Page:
BNMR: PPG compiler
bnmr and bnqr use Programmable Pulse Generator (PPG) to issue precise timing signals during a run. The timing schemes are different for each experimental mode, and may contain parameters that the user can set (e.g. how many "next bin" signals to send to the scalers, and the time between each of them). bnmr and bnqr use a system that was initially built for TITAN, where the PPG program to run is defined using ODB settings. At the heaart of this is a compiler (ppg_compiler_fe.py) that converts from these ODB settings to bytecode that can be loaded onto the PPG.
On TITAN, users directly edit the program structure using a web interface (e.g. adding/removing pulses, changing time delays etc). The PPG "building blocks" that the user can edit are documented here, but do not need to be understood by most users of the bnmr or bnqr DAQs. In brief: one can define loops, pulses, state transitions and delays, with timings relative to the start of each PPG cycle or the start/end time of any other "block".
On bnmr and bnqr, the overall structure of the program for each mode is not editable by users directly. Pre-set program structures are defined for each mode, and the user just edits a few parameters to affect the timing etc. The conversion from "questions the user answers" to "PPG program that the compiler can use" is handled by the RF calculator program.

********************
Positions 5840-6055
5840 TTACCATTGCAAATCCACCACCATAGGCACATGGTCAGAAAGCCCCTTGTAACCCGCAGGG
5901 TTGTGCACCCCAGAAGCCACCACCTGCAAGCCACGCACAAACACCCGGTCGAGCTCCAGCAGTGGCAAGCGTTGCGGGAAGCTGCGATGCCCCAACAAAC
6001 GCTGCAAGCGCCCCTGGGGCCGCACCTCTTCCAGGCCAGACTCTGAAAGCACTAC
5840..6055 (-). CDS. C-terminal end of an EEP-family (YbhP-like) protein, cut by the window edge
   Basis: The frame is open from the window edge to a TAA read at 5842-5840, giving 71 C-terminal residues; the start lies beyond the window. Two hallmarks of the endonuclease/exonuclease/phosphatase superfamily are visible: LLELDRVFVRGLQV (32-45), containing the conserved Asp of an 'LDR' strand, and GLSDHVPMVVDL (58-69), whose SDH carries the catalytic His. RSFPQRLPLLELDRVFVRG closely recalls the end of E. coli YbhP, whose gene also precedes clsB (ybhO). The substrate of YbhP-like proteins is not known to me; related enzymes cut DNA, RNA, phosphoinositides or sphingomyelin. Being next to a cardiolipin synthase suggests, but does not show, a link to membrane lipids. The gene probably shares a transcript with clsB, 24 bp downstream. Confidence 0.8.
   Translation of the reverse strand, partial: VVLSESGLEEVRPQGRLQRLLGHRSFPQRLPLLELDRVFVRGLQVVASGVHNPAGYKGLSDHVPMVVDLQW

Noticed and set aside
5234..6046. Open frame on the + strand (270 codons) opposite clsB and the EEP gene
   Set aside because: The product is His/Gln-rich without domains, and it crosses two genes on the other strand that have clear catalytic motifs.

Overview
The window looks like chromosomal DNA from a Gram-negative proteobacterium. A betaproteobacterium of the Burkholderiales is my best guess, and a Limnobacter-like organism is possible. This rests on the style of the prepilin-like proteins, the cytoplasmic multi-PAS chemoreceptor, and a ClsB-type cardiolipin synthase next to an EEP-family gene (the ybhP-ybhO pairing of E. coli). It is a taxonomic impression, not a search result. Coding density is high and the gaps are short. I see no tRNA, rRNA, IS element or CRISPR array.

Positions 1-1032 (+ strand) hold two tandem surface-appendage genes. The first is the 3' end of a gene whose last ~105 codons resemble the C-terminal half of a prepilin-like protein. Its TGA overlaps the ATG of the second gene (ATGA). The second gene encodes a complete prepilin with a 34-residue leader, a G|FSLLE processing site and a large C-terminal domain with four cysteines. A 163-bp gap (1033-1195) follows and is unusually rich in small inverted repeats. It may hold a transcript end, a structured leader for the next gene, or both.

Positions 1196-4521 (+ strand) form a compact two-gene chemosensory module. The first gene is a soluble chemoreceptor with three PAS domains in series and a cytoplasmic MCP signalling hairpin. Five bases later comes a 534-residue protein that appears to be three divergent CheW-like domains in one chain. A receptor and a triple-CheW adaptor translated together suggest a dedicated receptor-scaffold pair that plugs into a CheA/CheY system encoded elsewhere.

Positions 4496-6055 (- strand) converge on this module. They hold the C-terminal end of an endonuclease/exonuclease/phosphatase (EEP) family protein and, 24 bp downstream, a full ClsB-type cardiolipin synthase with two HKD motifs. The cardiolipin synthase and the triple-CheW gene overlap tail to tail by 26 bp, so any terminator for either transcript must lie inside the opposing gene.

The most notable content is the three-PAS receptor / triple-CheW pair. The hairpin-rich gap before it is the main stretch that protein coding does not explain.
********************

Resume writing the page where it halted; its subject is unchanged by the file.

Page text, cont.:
The ppg_compiler_fe.py program simply takes the output of the RF calculator and builds the bytecode.
Both rf_calculator_fe.py and ppg_compiler_fe.py run on the host PC, while the PPG is programmed by the frontend, which runs on the VMIC. Naively the PPG compiler could write a bytecode file to disk, and the frontend could then read that file. However, NFS caching can be rather aggressive, and sometimes the frontend may get a stale file! For that reason, the frontend instead uses a midas JRPC interface to talk to the PPG compiler directly.
Therefore, at the start of a run:
- The RF calculator converts the "questions the user answers" to a "PPG program that the compiler can use", which is stored in the ODB
- The frontend calls the PPG compiler via JRPC, gets the bytecode, and loads it onto the PPG
Simulation and visualization
The PPG compiler also contains tools for simulating the program that will be run, and representing it as an interactive graph on a webpage. These are also exposed via a midas JRPC interface.
When the user wants to visualize the program on the settings webpage:
- The webpage calls the RF calculator via JRPC
- The RF calculator converts the "questions the user answers" to a "PPG program that the compiler can use"
- The RF calculator calls the PPG compiler via JRPC to compile the program, run a simulation, and return the graph as JSON
- The JSON is returned to the webpage, which uses Plotly to render and interactive graph
Comparison to legacy DAQ system
The old PPG compiler was based on template files, which were very limited. One had to specify which channels should be on, and how long to hold that pattern for. Consider the case where you have pulses on 2 channels, but the timing and width of the pulses vary. Depending on how the pulses overlap, you may need to create up to 6 different templates. This is both quite labour intensive, and can lead to copy/paste errors giving subtly different behaviour between the different versions.
The new compiler is written in python, and is more flexible and intelligent. It is based on time offsets and pulses, so the 6 different options are now all the same - you have a pulse on each channel. The new compiler figures out if the pulses are overlapping automatically, and will generate the appropriate bytecode.